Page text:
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Re: Introduce yourself!

Tue Nov 29, 2011 12:42 pm


I'm a professional developer who originally worked in the digital TV domain, creating GUIs for set-top boxes and was heavily involved in the Digital Switchover scheme. But recently I was forced over into the financial world due to the recession and now, I am developing GUIs on huge World Market trading systems.

I'm one of the old skool developers having cut my teeth on a ZX81 then progressing onto a VIC-20 and ZX Spectrum. But I was an addict, I would play with any machine I could get my hands on. At school we had a lovely spread of machines which included an Luxor ABC-80, a BBC micro, a Wang Personal computer and an ICL 2903 series main frame, given to us by the council. So my experience was very spread out even then.
[SNIP]Finbar just reminded me, we had an RM 380Z as well[SNIP]

I've always enjoyed low level stuff such as assembler and later on became an ARM developer having gained home experience on my trusty Acorn A3000. Many years ago I was employed as an ARM developer only to never touch the assembler professionally for ten years until recently when I worked on an ARM based set-top box. These days it tends to be all C++.

I'd like toget involved with a Raspberry Pi, partly as I like small unique systems and secondly I also agree with getting the kids involved in the more technical details of coding. I have two daughters, one of which does very simple ITC work at her school. She is very competent with a PC using both Windows & Linux, but it would be nice to teach her how a system works and to program very simple applications. I am also hoping to spread to word to her school and get people involved that way too.


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Re: Introduce yourself!

Tue Nov 29, 2011 4:33 pm


As you can see: I'm George.
Location: US [chicago]
Job: Mechanical Designer

Proposed purpose for the Raspberry Pi board:
1. Physical touch interface for sound + light interaction for my soon to be (DD~march 3rd) newborn.
2. Diy tablet
3. Diy e-reader
4. Diy console emulator

This would be my first jump into SOCs and the like. I do have over 10 years of gnu/linux experience.

When I do finally obtain a board (or 10 lol) I look forward to participating more regularly with the entire Raspberry PI community and I very much look forward to it as well.

If you would like to get in contact with me strictly concerning Raspberry PI:
George Dot Endrulat at GMail Dot Com

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Re: Introduce yourself!

Tue Nov 29, 2011 4:47 pm

As you can tell, my name is Finbar. Irish here.
Started into computers with an Atari 400 and tape deck. School had a BBC, but never got it working! We also played on a CPM RM computer (I think) - green screen, half foot floppy drive... When floppies really were floppy.

Worked in various aspects of computers after getting a HND in IT as a mature student in 89. Wrote my discertaition on an atari ST as my university couldnt print fonts properly on their dot matrix printers!

Hacked and gamed ever since. Worked as an IT Project Manager for a large Heath Trust - nowadays I work in MIS systems in a large FE college. I would be interested in seeing a PI as my main hobby is nowadays sailing - could be a great hub (should be easy to weatherseal) for a GPS and charting solution - should be able to run the lot (GPS, Screen etc) off 12V. Also interested for the kids- the curriculum is all ICT useage- rather than understaning the workings... My kids can do a better powerpoint than I can - but have no concept of what makes a computer tick...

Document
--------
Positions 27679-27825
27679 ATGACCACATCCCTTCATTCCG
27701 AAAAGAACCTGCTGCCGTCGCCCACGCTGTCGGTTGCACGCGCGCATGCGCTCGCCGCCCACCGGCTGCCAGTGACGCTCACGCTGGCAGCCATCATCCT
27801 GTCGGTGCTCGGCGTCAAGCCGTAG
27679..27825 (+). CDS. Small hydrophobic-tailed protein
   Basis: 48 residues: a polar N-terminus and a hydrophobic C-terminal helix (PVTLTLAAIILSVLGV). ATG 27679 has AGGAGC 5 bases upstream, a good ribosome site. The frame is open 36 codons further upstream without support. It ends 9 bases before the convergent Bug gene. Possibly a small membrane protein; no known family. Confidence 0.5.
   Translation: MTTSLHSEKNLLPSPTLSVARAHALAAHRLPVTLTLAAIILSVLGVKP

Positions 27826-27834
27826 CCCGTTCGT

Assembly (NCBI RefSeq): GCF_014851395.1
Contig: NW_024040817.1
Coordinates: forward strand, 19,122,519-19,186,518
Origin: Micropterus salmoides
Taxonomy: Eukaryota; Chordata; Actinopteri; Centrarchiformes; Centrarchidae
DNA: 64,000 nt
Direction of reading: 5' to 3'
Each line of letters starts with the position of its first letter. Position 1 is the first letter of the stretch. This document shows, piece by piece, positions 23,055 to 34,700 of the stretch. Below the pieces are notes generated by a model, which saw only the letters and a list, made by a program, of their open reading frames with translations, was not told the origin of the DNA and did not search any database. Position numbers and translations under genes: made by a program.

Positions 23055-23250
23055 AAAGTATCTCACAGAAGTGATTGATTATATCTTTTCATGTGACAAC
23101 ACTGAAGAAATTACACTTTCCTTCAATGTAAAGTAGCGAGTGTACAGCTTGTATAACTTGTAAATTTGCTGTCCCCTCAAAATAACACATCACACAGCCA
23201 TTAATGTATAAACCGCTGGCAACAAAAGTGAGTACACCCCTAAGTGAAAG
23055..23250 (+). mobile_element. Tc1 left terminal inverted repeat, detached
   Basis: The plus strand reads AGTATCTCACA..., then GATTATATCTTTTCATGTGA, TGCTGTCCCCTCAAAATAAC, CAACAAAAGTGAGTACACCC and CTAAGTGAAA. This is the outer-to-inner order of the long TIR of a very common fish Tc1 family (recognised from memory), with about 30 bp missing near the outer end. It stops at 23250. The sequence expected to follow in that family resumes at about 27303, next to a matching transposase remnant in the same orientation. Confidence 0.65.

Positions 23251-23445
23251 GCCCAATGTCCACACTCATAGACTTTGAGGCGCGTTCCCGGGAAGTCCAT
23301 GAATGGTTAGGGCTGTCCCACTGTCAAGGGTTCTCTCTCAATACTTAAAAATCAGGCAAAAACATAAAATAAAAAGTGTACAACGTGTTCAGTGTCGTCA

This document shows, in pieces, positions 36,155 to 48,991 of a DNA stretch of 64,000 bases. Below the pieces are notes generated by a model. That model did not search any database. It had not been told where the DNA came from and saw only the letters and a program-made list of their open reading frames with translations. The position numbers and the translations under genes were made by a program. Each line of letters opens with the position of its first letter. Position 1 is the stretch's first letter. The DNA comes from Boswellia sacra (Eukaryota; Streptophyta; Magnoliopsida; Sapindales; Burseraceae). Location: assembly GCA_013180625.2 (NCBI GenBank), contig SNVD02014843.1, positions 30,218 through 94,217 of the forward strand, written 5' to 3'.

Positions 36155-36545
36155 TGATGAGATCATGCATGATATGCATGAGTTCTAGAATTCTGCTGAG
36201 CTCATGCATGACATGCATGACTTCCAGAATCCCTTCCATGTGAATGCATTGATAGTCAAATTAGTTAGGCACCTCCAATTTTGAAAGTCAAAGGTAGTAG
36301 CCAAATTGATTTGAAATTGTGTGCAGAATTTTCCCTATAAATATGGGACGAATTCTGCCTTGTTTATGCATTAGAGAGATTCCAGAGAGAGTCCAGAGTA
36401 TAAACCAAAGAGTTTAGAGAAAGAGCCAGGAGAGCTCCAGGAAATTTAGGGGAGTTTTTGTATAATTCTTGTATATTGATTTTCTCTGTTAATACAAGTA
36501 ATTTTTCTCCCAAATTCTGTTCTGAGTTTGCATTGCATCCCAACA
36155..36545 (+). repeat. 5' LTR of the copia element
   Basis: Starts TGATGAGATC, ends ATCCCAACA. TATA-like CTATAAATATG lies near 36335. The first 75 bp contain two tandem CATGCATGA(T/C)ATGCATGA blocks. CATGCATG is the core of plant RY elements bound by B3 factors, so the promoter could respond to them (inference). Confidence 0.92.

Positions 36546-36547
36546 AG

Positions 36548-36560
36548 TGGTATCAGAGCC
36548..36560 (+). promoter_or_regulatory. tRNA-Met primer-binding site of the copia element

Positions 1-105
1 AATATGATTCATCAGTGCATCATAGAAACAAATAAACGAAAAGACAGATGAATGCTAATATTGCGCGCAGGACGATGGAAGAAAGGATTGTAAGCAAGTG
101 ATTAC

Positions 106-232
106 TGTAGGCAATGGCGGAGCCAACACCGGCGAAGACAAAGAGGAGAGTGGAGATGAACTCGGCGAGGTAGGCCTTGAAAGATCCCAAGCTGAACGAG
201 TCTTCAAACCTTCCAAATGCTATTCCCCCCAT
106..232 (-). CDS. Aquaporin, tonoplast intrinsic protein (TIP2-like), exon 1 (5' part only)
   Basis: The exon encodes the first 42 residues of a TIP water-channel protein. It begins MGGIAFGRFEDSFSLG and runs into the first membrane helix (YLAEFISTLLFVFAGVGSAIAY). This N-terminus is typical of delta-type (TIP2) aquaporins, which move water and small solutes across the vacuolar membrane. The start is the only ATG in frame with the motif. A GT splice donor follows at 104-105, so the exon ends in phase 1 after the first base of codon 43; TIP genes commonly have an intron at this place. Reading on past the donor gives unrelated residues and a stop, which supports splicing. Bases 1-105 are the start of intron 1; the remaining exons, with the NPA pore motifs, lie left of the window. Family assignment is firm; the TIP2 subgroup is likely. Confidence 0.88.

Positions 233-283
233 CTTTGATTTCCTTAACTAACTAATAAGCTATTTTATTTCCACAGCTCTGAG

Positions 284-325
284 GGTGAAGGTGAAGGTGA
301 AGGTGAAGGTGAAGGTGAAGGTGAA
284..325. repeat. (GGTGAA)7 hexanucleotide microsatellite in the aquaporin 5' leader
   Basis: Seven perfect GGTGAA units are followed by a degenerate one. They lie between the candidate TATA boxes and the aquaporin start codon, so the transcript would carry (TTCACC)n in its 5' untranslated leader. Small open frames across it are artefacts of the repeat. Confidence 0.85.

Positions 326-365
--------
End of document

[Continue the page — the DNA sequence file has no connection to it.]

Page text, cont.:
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Joined: Sun Nov 27, 2011 4:56 pm

Re: Introduce yourself!

Tue Nov 29, 2011 6:27 pm

Hi Everyone!

I'm Tim Humble, just reached my quarter century mark a few weeks ago and live in Scotland.

I work in IT Support for an evil megaCorp (not so evil really but its mostly windows, Boo) Previously studied AI & Robotics at Uni before swapping to Computer Networking which I finished last year.

There's still nothing like the smell of solder and the joy when a little creation blinks into life.
I started in computers with the ZX81 and Beeb back in the day when I was too little to really understand enough but boy it made me love coding and command line stuff. It was so easy to make cool images and games.

Did a bit of assembly language but not enough to get a good grasp, its certainly cool stuff. I'll dabble in C# and trying to relearn C++. tried Perl before, COMAL on the MAC (Arghh pain), Shell scripts in Linux which is fun. Getting a bit rusty on Linux now but gotta get it set up again.
When not messing with computers I'll be painting miniature figures, watching films, hillwalking, and defending my self from the vicious man eating seagulls.

I hope to use the RPi as a handy development environment and probably to interface with other small projects.

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Joined: Sun Nov 27, 2011 8:39 pm

Re: Introduce yourself!

Tue Nov 29, 2011 8:57 pm

First name is sylvan, after my Father. I'm 'sylvan' (if I can get it) or 'sylvandb' or 'sdb' on many sites. I'm in the USA.

For me the Rasberry Pi will fill the hole between microcontrollers and a full blown computer in projects I do like solar photovoltaic monitoring and control, home automation, etc. Where it works a full-blown PC is a lot faster and easier to develop on/for and then deploy compared to a microcontroller. For cheapest initial cap-ex on personal projects I've used old PC gear (laptops for power saving, desktops for cheap) but for clients I typically end up using a fairly new desktop for reliability and because newer equipment uses less power to get the same or better performance. It appears the R-Pi will give me the advantages of a full-blown computer at a power and money budget comparable to a microcontroller.

The R-Pi might also have enough capability to replace PCs in home usage as a media center (I cannot tell you how many gadgets I've tried and always gone back to a PC) or small home server.

My background: